We then counted how many stories misused these terms and coded how often the condition was linked to violence or presented in a stigmatizing way.
Our results were striking. Almost half (47%) of stories linked schizophrenia to some form of violence, and 28% of these associated it with attempted or completed homicide. The schizophrenic person was identified as a perpetrator of violence six times more frequently than as its victim. Schizophrenia in the media was misused as a split metaphor in 13% of stories. And fully 46% of stories were coded as stigmatizing.
Given the misrepresentation of schizophrenia in the media, it’s hardly surprising that the public’s views of the condition continue to be laced with fear and loathing if they usually find schizophrenia presented in the context of violent aggression or as a metaphor for internal contradiction.
Schizophrenia in the media is often misused to refer to split personality or incoherence.
Better ways to portray schizophrenia in the media
What can be done about the misrepresentation of schizophrenia in the media? For one thing, journalists and the general public need to become aware that schizophrenia doesn’t mean a split personality and bears no resemblance to caricatures of craziness. This mistaken usage should be retired not because the police say it’s offensive but because it perpetuates a misunderstanding that hurts real people.
Journalists and editors also need to think carefully before linking schizophrenia to violent behavior. Often the proposed link is dubious and speculative and adds nothing important to the story. Just as violence supposedly committed by people experiencing mental illness is over-reported – producing an exaggerated sense of their dangerousness – their victimization is often under-reported.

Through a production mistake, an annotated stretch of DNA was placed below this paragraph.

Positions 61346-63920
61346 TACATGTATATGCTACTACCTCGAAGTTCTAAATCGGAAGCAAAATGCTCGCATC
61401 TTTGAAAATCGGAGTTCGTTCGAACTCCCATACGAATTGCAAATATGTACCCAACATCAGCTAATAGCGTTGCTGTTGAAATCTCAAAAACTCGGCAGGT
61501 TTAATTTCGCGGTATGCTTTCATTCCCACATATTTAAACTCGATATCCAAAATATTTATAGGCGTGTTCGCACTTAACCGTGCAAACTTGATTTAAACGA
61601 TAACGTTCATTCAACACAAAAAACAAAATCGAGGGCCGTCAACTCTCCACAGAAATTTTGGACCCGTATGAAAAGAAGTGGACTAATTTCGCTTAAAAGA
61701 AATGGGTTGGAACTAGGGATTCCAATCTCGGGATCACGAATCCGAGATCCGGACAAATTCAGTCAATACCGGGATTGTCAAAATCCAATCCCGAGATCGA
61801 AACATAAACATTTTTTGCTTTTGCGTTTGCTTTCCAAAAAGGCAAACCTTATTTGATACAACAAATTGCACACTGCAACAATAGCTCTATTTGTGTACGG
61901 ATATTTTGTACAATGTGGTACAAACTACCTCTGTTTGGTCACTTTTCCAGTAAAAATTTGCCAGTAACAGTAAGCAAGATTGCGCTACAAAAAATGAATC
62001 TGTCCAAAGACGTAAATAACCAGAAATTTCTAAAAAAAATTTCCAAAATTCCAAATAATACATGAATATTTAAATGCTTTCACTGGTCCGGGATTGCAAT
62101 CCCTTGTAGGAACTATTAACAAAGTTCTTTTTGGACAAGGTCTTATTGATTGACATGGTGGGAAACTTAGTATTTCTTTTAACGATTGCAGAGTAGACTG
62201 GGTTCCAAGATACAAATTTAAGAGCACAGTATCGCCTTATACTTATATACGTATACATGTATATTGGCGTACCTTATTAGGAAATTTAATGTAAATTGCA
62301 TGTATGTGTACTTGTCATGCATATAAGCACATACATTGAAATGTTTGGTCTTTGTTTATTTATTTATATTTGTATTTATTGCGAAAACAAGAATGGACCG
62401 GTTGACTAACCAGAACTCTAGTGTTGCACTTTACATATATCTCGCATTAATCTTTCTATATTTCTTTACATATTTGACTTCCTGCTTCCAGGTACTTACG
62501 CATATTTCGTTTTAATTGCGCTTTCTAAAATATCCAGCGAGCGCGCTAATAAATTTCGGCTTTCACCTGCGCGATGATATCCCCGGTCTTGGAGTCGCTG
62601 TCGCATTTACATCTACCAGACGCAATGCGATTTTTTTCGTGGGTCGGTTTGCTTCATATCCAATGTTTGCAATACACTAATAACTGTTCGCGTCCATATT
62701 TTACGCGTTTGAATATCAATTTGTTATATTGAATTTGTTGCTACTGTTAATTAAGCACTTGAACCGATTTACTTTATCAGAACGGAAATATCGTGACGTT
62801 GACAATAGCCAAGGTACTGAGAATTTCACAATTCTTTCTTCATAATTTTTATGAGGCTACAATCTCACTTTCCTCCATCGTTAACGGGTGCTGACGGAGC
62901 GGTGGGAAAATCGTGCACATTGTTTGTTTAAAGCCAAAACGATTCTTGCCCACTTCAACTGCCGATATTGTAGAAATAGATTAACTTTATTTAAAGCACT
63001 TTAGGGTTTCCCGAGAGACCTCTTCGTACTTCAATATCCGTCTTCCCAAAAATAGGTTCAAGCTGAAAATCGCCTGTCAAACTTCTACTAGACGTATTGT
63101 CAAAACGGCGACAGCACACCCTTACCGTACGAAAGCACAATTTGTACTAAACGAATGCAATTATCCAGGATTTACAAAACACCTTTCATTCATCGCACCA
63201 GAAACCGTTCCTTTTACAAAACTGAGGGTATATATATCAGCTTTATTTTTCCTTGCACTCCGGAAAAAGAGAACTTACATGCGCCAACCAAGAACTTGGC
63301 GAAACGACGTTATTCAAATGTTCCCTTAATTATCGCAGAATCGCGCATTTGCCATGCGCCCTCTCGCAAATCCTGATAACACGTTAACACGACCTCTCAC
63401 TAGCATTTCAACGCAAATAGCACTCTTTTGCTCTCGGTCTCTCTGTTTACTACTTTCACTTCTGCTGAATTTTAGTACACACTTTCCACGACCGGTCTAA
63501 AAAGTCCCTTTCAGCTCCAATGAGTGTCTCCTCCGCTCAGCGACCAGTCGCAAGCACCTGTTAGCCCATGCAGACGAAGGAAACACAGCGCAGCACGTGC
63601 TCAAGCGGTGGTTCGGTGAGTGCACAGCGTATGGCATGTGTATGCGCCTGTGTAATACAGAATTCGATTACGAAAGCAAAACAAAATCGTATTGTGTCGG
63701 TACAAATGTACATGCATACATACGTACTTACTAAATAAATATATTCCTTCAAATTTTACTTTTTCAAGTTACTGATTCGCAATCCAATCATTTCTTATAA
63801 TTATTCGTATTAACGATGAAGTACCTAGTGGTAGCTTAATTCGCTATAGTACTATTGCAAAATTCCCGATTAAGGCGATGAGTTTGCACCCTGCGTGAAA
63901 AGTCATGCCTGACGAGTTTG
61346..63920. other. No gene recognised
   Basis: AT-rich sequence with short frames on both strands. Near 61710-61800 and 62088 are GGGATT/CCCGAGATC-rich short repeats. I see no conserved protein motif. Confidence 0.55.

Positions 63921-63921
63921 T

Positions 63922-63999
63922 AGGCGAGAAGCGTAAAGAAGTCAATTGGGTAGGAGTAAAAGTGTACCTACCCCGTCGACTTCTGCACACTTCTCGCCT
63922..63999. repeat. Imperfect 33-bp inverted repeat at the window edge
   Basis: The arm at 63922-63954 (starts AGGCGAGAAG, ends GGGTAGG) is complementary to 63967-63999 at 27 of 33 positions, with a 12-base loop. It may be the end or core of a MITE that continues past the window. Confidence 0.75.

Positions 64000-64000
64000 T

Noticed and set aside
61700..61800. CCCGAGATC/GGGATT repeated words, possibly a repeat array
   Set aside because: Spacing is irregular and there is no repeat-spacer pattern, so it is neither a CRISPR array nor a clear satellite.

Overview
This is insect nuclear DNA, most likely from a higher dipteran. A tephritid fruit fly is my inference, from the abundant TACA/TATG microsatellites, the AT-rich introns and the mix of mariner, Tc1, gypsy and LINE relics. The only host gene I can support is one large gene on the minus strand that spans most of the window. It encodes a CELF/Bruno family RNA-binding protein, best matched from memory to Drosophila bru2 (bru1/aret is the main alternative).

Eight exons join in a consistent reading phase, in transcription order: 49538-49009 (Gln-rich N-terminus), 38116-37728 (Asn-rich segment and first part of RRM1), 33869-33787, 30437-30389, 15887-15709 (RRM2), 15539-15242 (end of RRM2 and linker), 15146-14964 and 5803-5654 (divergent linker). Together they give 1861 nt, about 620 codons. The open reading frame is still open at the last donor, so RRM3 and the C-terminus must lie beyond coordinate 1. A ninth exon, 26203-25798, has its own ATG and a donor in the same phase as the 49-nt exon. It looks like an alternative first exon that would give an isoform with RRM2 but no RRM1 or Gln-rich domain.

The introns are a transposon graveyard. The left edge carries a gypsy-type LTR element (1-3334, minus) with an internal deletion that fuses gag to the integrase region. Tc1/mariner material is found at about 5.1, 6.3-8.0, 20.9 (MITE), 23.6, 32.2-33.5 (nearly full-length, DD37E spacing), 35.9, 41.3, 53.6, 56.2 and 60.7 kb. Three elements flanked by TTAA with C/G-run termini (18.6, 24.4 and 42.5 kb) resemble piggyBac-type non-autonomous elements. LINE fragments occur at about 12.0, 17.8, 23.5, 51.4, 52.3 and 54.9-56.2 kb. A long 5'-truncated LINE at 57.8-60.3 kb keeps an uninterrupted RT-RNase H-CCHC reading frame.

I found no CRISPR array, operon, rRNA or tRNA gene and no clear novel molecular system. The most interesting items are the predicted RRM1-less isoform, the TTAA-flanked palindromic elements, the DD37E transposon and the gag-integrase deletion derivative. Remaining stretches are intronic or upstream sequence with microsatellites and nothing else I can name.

An equally important corrective would be to publish more stories that feature people with schizophrenia living well, present their everyday struggles and adversities or showcase promising treatments and research findings.
The coverage of schizophrenia in the media can be improved. Our study found that stories from broadsheet newspapers were less stigmatizing than tabloid stories, and longer, more developed stories were less stigmatizing than briefer ones.
This is not a matter of white-washing the news. People with schizophrenia are at a somewhat increased risk of committing violent offenses (and being their victims). They can behave in challenging ways. But the media landscape that our study surveyed is so tilted towards depicting schizophrenia as dangerous that it’s seriously unbalanced. Journalists and editors can do better and depicting schizophrenia in the media; if they do, the stigma of schizophrenia may start to erode.
Schizophrenia in the media: depictions of Jekyll or Hyde is republished from The Conversation under a Creative Commons license.
Nick Haslam, Professor of Psychology, The University of Melbourne. Nick is a social psychologist whose interests include prejudice, psychiatric classification and refugee mental health.